I gave him a good dose of Ledum. He didnt develop any complications of any kind whatsoever.
For Fourth of July accident cases I give a dose of Ledum. We dont know anything about those cases. We dont know whether such a case will be a case of tetanus or wont.
For black eye I always use Ledum and find it far superior to Arnica. I have a good deal of affection for Ledum because it was the very first remedy I ever had any experience with along homoeopathic lines. Dr. Thacher asked me, “Have you any interesting cases on hand ?” I told him about the case that had the feet parked in ice water, the only case of that kind I ever saw, I never saw another case of rheumatism with the feet parked in ice water, and it had gone up to his knees, and he said, “That man needs Ledum. Would you mind if I fixed him up some ?”.
No, I didnt mind, because I had been soaking him in salicylates, and he wasnt getting any better; so he fixed up some medicine and said, “One powder here I am putting a little x on. Be sure you give him that first because the others will work better if you give him that one first.” So, I was duly impressed with that and gave him the “x” powder first and followed it up with sac lac. On my next visit I was better received. My stock was falling rapidly before that. Another visit or two would probably have been the end, not as far as the patient was concerned, but as far as I was concerned. The next day I was greeted a little better, though I couldnt see much difference. The next day after that he had his feet out of the tub of ice water and was altogether different.
The powders came to an end pretty soon and I had to go and beg for more, and you would hardly realize what a job that was, to go and ask for more powders. It didnt make me feel good, but anyway, I did it, and the case cleared up promptly. Dr. Thacher prescribed on this patient sight unseen. I had the courage to say, “You have been able to accomplish what I cant accomplish. I think I should like to look into the matter.” I will never forget the look of joy that came over his face, and he brought out two books, and that was my start in the study of homoeopathy.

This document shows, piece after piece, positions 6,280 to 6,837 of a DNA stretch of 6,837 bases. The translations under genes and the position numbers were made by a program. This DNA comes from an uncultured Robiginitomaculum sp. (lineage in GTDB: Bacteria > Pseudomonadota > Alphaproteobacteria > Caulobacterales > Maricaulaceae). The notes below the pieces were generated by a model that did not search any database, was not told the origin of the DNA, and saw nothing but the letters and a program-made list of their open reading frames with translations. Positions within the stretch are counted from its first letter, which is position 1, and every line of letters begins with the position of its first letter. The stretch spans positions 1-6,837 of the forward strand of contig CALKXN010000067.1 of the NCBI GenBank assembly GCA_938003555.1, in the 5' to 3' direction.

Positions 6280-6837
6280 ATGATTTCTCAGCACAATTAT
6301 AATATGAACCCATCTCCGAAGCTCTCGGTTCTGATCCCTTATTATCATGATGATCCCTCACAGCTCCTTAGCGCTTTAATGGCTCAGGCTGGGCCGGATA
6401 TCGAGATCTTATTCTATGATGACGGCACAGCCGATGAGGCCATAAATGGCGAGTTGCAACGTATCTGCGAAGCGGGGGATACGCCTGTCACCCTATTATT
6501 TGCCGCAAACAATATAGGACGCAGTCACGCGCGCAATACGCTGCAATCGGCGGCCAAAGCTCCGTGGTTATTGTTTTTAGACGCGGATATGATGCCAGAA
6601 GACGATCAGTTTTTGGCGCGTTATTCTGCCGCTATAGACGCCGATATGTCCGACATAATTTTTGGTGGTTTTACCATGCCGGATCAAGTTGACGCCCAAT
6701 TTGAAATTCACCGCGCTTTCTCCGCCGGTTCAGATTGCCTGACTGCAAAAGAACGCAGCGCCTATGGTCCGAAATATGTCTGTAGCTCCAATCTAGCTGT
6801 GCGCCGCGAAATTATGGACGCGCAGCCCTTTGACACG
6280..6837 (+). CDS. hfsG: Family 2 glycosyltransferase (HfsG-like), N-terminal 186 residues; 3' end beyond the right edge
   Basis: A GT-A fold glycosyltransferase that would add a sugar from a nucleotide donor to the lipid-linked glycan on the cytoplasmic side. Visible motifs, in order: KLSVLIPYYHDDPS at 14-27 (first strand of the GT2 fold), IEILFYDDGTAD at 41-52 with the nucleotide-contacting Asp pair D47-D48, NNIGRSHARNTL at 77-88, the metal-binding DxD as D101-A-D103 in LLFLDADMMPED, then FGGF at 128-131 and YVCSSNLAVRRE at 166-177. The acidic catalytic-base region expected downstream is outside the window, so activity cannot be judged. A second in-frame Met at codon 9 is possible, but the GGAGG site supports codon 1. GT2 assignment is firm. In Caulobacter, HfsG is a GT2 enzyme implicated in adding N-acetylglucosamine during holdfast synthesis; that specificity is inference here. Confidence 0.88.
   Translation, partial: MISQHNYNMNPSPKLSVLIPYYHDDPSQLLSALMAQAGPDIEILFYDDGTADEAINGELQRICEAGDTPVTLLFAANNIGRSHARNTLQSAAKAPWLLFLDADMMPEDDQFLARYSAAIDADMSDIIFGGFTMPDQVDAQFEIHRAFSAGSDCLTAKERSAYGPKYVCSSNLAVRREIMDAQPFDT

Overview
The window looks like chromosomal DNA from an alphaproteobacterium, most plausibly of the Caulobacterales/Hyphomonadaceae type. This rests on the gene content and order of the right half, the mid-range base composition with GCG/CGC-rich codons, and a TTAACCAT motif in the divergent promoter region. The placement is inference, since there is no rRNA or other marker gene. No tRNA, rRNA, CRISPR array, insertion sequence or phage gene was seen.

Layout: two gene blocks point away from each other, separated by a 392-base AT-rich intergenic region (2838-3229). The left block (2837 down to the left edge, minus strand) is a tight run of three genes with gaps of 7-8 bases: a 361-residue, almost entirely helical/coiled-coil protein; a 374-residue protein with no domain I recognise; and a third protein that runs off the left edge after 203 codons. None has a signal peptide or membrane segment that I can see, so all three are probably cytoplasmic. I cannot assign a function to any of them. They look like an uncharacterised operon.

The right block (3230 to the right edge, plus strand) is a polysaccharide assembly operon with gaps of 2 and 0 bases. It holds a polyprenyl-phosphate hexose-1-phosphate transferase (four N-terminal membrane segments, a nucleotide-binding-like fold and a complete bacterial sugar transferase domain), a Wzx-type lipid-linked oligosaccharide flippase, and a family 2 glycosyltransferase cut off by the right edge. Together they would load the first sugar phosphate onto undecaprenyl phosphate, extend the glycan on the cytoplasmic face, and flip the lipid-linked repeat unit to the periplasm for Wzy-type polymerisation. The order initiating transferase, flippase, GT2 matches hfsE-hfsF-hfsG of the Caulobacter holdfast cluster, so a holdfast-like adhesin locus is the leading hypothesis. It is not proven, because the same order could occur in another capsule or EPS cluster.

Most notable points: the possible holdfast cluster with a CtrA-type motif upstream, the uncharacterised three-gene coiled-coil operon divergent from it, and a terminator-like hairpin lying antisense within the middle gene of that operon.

DR. H. A. ROBERTS: The most valuable works we have are Hahnemanns Chronic Diseases and Materia Medica Pura, yet we neglect them constantly. Ledum is eminently brought out in these works.
For that reason I looked up our records, and in all our Transactions I found it mentioned only twice. It has been too much neglected.
Dr. Grimmer has spoken of haemoptysis in his case. I think you can put it down as an axiom, that an aggravation of a remedy will never produce a fatal condition unless that fatal condition is already foreshadowed. It may aggravate and hasten the fatal condition but it will not cause the fatal termination. It may be the exciting thing that will cause it.
DR. GRIMMER: What about a longer potency?.
DR. ROBERTS: The two hundredth would probably have saved your haemoptysis, because there is that alternation all through Ledum which is characteristic of the remedy.
Now, in regard to the bone pains that Dr. McLaren spoke of, Ledum will do the trick if it is indicated. There are the bone pains where the child wants to have his legs rubbed. Ledum will do the work very often and has relieved these children a great many times.
Dr. Dixon says I didnt say anything about rheumatism of the wrist. I spoke of the fibrous tissues in the places where they were not supplied with blood freely, especially in the fingers, toes and wrists. I brought that out, I think, and the relief from cold applications. Cold water is the keynote in those acute cases.